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Zimbabwe Tobacco Selling Season Opens With Strong Output, Firm Prices

  • Gibbs Dube

Tobacco Industry and Marketing Board executives said at least 60 percent of the crop will be sold under contract with the remainder going on the block in auction sales

Zimbabwe’s 2011 tobacco-selling season has started in Harare amid hopes that sales will exceed the projected output of 170 million kilograms.

Tobacco Industry and Marketing Board executives said at least 60 percent of the crop will be sold under contract with the remainder going on the block in auction sales.

The executives said they expect the average tobacco price to be more than US$3 per kilogram and that it will remain firm until the end of the selling season. The average tobacco price last year was US$228.

The industry executives said tobacco output was boosted by favorable rains and funding from Chinese sources which allowed an increase in hectares planted.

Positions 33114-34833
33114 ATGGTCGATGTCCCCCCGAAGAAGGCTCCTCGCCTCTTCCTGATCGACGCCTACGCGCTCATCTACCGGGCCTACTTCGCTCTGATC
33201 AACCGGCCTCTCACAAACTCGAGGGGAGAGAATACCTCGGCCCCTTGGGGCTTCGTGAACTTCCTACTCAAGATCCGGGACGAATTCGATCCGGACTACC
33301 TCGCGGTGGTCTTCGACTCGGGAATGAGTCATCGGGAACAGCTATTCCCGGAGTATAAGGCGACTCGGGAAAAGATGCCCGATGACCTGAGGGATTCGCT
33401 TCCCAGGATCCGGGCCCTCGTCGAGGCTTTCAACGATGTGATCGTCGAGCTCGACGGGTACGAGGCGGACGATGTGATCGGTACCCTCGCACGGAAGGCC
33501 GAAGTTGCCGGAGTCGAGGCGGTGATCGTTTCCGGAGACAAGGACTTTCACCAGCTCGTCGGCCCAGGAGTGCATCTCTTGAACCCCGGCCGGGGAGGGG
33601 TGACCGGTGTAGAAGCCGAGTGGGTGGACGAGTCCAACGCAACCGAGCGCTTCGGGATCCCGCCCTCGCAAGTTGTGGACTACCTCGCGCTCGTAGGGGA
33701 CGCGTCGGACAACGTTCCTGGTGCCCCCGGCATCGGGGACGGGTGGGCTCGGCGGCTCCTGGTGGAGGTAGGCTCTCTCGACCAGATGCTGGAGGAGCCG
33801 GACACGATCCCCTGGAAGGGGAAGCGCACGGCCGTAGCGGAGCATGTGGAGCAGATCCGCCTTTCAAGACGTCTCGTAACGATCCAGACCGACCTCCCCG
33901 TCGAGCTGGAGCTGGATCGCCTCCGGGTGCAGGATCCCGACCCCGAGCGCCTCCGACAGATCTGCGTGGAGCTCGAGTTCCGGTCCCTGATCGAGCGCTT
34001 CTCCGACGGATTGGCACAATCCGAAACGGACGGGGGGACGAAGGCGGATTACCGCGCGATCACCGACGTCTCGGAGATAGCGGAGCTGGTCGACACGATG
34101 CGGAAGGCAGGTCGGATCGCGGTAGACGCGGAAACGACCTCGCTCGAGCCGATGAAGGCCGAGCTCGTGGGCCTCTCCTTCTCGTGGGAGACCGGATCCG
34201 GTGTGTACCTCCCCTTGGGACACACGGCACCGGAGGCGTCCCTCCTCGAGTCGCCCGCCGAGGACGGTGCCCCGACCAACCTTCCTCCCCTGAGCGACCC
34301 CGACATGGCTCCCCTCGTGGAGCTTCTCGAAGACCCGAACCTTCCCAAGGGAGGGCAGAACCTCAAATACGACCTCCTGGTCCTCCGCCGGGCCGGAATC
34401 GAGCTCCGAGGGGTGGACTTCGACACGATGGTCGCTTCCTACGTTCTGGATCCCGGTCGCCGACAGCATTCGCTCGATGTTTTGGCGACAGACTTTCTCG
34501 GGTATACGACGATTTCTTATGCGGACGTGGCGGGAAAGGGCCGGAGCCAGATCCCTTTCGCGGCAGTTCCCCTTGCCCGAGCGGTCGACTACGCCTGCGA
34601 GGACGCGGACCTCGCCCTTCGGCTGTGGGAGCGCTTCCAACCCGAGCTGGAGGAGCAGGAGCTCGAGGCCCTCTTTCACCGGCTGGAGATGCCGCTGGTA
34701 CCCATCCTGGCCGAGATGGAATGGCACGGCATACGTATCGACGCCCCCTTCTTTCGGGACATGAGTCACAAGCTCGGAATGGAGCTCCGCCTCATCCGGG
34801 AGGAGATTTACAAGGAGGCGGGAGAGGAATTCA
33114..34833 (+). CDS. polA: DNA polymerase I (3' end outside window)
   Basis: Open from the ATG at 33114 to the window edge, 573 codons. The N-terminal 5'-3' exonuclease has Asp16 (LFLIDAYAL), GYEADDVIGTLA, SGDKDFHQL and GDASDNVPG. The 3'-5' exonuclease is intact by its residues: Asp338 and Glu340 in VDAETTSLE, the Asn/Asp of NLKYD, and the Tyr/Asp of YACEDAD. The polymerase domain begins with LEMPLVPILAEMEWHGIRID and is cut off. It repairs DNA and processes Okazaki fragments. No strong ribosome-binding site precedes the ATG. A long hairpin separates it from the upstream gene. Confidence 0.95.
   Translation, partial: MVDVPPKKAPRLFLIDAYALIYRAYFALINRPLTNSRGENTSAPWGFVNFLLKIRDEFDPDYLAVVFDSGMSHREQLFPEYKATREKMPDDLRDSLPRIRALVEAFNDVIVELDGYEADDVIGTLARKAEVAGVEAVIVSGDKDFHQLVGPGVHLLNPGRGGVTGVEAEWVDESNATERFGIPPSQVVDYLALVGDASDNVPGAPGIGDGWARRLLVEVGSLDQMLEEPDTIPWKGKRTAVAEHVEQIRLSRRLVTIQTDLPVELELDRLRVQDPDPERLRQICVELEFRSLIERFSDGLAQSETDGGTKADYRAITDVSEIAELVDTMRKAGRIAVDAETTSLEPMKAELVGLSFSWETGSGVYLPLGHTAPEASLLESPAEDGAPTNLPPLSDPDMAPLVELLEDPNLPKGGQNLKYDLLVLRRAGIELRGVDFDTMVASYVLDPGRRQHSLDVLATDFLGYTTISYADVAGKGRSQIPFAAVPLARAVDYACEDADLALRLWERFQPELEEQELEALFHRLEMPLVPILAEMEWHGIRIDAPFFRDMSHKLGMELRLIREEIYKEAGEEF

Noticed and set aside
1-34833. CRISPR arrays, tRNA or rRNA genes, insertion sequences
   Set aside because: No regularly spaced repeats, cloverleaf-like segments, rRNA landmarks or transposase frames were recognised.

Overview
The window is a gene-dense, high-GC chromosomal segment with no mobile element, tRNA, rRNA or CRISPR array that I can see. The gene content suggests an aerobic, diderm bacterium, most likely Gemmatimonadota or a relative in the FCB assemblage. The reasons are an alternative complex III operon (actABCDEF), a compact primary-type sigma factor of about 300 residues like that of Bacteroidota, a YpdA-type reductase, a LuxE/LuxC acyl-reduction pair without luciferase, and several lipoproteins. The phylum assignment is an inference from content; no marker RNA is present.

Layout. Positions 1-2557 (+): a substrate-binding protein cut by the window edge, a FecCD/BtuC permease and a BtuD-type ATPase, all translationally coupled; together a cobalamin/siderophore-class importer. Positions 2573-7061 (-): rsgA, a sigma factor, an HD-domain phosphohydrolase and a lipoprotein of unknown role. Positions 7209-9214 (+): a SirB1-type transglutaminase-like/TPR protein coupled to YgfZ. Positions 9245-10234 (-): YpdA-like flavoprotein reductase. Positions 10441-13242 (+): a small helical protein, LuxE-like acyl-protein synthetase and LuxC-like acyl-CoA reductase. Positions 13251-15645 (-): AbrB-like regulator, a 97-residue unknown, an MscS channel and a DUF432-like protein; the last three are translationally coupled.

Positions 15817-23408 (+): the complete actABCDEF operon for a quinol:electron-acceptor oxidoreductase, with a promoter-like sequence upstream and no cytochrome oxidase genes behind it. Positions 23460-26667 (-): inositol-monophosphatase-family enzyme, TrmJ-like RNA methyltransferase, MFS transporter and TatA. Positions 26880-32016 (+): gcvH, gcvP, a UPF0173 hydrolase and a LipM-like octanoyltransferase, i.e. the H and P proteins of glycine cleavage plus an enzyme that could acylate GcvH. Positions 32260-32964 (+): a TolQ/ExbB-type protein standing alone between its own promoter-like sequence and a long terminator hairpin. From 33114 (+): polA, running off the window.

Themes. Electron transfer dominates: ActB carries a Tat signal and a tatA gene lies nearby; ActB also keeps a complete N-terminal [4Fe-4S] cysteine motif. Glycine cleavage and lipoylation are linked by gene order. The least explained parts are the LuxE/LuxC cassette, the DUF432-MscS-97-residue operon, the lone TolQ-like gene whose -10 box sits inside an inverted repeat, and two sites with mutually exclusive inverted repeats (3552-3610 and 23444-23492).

Output has steadily risen from 58 million kilos in 2009 to 123 million kilograms last year amid political and economic stabilization and the adoption of a hard currency regime.

Economist John Robertson cautioned however that despite such gains, Zimbabwe has far to go to reclaim production levels seen in the late 1990s.

“Some of the sellers are coming to the tobacco floors early this year but I think they are concerned that the prices might fall later in the season,” said Robertson.

More than 60,000 farmers registered with the marketing board this year, up from 52,000 in 2010. Sources noted concern chronic power outages might compromise crop quality.

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